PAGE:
HIED Curriculum

The Ph.D. program in higher education administration requires the successful completion of a minimum of 64 credit hours of coursework beyond the master’s degree and a global understanding component. The exact number of credit hours will be determined by the student’s program advisor based on a review of previous graduate transcripts, the student’s professional aspiration and personal circumstances, and the Ph.D. requirements of both the HIED program and the Graduate College.

Core HIED coursework is offered primarily during the academic year, 6:00 p.m. to 8:50 p.m.  Select courses are offered over the summer.  Full-time students can complete the coursework in two years.  Part-time students typically take three years to complete coursework.  Students' preliminary examination and dissertation work follow the completion of coursework.

Students who have already completed courses equivalent to those required by the HIED program may, with the permission of their program advisors and the chair of the Department of Higher Education and Student Affairs, substitute those courses for the required courses and complete an equivalent number of credit hours in elective courses. Regardless of course substitutions, all students must complete at least 64 post-master’s credit hours at BGSU.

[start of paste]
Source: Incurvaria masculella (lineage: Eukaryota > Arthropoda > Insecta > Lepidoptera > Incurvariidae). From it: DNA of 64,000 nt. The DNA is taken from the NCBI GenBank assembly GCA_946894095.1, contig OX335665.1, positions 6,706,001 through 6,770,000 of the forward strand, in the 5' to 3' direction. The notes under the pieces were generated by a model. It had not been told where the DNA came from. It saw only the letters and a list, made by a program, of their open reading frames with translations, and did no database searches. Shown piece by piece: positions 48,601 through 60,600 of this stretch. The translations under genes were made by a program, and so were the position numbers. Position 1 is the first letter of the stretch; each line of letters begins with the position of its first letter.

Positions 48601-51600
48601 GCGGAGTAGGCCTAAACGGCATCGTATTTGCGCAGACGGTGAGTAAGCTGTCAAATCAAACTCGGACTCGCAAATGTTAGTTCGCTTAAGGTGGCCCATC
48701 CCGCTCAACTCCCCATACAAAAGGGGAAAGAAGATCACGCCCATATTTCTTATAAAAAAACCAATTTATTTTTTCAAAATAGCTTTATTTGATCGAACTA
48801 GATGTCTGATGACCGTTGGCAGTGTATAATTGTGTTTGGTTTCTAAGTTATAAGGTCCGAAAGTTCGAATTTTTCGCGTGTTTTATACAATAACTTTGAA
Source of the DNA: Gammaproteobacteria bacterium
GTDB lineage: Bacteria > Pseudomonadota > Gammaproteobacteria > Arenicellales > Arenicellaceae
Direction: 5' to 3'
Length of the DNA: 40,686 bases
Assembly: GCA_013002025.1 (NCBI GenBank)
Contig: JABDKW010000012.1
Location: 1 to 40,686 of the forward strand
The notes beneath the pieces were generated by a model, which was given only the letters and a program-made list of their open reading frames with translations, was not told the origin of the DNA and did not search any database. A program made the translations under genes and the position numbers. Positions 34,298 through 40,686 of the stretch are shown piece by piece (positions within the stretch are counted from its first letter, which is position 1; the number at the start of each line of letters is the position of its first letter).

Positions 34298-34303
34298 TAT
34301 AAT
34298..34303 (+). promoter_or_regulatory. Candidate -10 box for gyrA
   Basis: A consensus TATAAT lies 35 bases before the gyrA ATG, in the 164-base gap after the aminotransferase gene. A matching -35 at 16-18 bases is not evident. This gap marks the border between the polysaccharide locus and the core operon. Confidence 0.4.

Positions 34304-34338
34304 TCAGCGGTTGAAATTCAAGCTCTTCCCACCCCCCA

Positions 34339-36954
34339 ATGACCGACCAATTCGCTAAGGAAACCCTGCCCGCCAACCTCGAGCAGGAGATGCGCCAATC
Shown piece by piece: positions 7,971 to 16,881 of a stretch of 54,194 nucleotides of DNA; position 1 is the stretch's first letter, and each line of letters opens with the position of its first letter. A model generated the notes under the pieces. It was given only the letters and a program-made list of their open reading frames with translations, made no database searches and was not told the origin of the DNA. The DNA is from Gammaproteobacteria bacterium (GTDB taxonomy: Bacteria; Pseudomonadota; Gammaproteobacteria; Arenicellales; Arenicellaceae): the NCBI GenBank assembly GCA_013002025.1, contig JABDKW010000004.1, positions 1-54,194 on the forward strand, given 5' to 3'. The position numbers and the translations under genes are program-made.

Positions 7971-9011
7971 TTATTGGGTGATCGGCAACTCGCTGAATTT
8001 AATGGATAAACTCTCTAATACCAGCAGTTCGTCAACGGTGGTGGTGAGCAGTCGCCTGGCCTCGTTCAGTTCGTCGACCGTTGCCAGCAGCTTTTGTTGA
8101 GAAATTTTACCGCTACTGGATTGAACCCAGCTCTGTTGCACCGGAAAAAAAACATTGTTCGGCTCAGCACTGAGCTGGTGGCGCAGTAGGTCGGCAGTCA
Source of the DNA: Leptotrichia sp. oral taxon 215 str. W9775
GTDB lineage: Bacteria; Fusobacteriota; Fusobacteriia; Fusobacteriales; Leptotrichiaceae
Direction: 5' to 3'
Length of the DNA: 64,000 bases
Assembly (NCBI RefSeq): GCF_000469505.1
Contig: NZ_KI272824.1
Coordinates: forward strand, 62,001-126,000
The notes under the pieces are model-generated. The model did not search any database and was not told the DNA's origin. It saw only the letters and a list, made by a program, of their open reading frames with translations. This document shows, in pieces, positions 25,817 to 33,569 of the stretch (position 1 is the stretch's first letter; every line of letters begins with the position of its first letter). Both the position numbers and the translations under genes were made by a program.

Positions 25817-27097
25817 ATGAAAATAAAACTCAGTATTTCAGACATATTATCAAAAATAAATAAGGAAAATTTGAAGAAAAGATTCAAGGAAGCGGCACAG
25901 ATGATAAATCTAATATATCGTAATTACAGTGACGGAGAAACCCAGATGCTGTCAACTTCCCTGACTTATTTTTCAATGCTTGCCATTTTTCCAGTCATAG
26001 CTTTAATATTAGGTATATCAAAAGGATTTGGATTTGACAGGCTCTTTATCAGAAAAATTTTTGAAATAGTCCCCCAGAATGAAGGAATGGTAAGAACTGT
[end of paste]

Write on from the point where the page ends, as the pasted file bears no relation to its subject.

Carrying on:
The minimum 64 credit hours of coursework are allocated as follows:

Core Courses

  • 15 credit hours
Research Methodology Courses
  • 15 credit hours


  • 9 credit hours

Diversity and Social Justice Courses

  • 6 credit hours
Seminar Courses
  • 3 credit hours
Dissertation Research
  • 16 credit hours
(Courses are 3 credit hours unless otherwise noted)


BGSU HIED Learning Outcomes

Students are expected to integrate and synthesize content across domains.  Learning outcomes are achieved through engagement in course work, independent research, employment, co-curricular and professional experiences, and interaction with faculty, peers, and university leaders.  

Administration and Leadership in Higher Education

• Understand the history, philosophy, sociology, and law pertaining to governance, administration, and leadership in higher education institutions and systems
• Articulate how higher education is differentiated by mission, sector, curriculum, size, and stakeholders
• Evaluate and apply organizational theories and models to create and lead effective organizations
• Develop effective practices and policies to create socially-just higher education institutions and systems

Postsecondary Students’ Learning and Development

• Understand the demographic profile and trends of college students in the U.S.
• Analyze and critique models and theories of student learning and development and understand the cultural factors that influence their creation and use